Does Email Count as Written Notice? What Landlords Need to Know

Email counts as written notice in most states. However, states have different laws governing when written notices need to be provided and how they should be presented. Here, we'll cover a general overview of the concept, as well as each state's laws regarding it.

By
Vivian Tejada
|
Last Updated
January 9, 2024
Does Email Count as Written Notice? What Landlords Need to Know

Rental owners are often required to provide tenants with written notices before entering their property or processing an eviction. Over the last decade, written communication has become increasingly digital, moving tenant-landlord communications off paper and onto screens.

Many tenants and property owners prefer communicating via email or text message vs. physical documents — but is email an acceptable form of written notice before entering a tenant's property or processing an eviction?

In this blog, we’ll discuss what counts as written notice, when written notices are required, and how to effectively use email as written notice. We’ll also cover state laws governing written notices so that both tenants and landlords know what to expect from each other.

Is an email considered written notice?

Generally, yes — email is considered written notice. While states have varying laws regarding when property owners should provide written notices and what forms of communication count as such, emails are generally accepted as written notices. 

Employment contracts follow the same logic, allowing employers to communicate job changes to an employee via email. The actual language included in an email will depend on why the written notice is being delivered.

What other forms of digital communication count as legal written notice?

Emails and text messages are the most commonly used forms of communication between rental owners and tenants in today's digital age. While it's best to have your preferred form of communication explicitly stated in the lease agreement, both parties should know that their text messages are legally binding and admissible in court.

If you and your tenant have established texting as your main form of communication but your tenant is not being responsive, you should send a follow-up email or paper written notice. Not only does this ensure your tenant receives information relevant to their tenancy, but it also helps you establish a paper trail of communication in case a tenant later claims you failed to provide proper notice.

When is a proper notice required? 

There are several circumstances that necessitate that the landlord provides their tenants with adequate advance notice before taking action. Not only does providing notice to a tenant honor their tenant rights, but it's what any reasonable person would do before making drastic changes to a person's living situation.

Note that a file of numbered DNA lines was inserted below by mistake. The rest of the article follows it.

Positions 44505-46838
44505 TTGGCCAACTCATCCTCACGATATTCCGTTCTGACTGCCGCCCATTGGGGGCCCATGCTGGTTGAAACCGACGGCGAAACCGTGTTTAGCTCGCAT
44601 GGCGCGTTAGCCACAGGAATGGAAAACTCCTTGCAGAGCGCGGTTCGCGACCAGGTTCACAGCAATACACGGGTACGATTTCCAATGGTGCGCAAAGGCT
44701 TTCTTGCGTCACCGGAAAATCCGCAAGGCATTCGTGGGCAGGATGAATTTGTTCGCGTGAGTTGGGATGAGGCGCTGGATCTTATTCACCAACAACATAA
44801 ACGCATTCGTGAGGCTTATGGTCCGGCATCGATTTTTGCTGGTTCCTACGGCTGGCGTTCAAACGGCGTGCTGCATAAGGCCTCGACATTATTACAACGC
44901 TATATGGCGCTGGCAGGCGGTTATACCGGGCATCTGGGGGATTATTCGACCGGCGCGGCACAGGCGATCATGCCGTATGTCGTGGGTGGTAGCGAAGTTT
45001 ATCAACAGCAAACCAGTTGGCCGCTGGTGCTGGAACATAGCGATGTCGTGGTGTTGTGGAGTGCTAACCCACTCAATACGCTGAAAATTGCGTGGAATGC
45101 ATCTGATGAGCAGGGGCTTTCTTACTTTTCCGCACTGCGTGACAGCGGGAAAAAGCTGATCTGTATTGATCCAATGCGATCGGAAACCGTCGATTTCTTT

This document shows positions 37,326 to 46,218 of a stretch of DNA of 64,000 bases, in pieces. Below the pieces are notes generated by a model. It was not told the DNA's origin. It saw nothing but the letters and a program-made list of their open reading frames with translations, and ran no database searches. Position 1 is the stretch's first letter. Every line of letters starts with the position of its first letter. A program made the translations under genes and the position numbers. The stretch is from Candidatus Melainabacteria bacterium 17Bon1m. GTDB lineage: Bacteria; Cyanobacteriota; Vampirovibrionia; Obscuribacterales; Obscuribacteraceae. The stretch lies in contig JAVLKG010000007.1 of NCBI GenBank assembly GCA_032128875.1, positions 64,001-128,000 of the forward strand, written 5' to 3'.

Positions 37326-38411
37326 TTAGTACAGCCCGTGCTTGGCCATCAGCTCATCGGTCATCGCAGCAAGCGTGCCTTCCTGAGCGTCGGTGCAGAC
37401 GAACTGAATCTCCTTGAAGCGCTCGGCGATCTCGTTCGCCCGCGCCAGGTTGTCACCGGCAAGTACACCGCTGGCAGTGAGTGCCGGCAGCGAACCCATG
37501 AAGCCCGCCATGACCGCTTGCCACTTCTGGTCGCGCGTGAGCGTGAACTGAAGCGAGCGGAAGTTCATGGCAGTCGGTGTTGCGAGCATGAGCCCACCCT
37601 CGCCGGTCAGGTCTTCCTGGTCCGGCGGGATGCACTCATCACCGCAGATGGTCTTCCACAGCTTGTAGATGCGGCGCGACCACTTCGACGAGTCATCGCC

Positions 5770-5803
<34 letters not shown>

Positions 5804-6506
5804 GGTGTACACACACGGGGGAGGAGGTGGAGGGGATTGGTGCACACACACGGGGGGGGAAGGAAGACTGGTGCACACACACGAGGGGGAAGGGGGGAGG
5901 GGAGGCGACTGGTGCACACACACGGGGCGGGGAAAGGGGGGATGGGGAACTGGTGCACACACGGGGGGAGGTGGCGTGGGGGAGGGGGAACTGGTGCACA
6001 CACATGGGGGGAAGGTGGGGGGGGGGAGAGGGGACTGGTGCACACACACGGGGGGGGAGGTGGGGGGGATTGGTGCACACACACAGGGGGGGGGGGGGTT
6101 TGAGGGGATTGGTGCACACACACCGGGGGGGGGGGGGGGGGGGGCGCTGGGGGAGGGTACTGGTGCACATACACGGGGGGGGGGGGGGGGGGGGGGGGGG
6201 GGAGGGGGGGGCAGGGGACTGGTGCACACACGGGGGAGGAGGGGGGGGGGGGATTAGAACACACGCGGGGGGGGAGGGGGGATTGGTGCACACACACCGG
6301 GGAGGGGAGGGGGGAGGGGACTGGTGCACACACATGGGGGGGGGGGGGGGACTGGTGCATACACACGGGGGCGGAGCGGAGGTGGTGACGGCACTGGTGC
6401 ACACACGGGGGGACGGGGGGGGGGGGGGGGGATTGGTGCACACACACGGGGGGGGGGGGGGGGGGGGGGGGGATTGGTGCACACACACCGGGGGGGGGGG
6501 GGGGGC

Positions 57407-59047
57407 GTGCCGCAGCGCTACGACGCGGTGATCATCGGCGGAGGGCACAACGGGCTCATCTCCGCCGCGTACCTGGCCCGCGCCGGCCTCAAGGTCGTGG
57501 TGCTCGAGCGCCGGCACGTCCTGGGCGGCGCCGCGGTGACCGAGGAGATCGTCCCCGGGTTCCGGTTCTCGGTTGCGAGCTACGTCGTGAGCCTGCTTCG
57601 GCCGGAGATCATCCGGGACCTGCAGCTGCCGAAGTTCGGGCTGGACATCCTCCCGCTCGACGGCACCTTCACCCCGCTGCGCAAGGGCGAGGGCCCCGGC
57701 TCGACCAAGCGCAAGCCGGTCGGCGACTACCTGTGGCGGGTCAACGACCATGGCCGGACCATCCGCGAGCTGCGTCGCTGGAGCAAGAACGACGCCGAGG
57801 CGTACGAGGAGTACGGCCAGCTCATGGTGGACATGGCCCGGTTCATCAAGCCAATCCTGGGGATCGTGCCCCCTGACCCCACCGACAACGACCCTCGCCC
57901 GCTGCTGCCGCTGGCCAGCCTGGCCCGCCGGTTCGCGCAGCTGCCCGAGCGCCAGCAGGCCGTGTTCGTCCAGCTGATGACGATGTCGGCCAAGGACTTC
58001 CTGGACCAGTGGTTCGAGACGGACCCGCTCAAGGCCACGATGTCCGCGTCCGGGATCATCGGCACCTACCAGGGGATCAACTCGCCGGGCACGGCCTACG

For instance, property owners are required to provide tenants with a written notice before entering their rental unit, as tenants have a right to privacy within their apartment. In most cases, landlords need to let tenants know that they'll need to access the rental unit at least 24 hours in advance. 

Landlords are also restricted to only entering occupied units during reasonable times, usually between 8 a.m. and 5 p.m. However, there are emergency situations where this time frame can't be honored, such as if a gas leak was discovered in the middle of the night or if a fire broke out.

In addition to repairs, property owners need to provide a written notice for the following reasons:

  • Property showings: Written notices are always necessary when bringing a prospective tenant, buyer, or other unknown person into a tenant's apartment.
  • Lease termination: Early termination of a tenancy, whether it be through eviction or mutual accord, needs to be documented in written form and acknowledged by both parties.  
  • Major changes: Any major changes made to the building, such as the removal of an elevator or entryway, require written notice. Tenants should also be notified in writing of any changes to their lease agreement. 
  • Rent increases: Raising a tenant’s rent by more than 5% requires written notice. Such notice is best communicated via a written document instead of an email.
  • Court cases: Rental owners need to provide a written notice demanding their tenant either pay rent or address a lease violation before taking their tenant to court.

How to effectively use email as a written notice

Clear communication is important when using emails as written notices. There are a few written communication strategies property owners can implement to make sure their emails are communicated effectively:

  • Use clear and accurate subject lines that reflect the information included in the email; for example, “Second Eviction Notice.”
  • Send emails as soon as possible. Sending written notices more than 24 hours in advance increases the chances of a tenant seeing your message in time.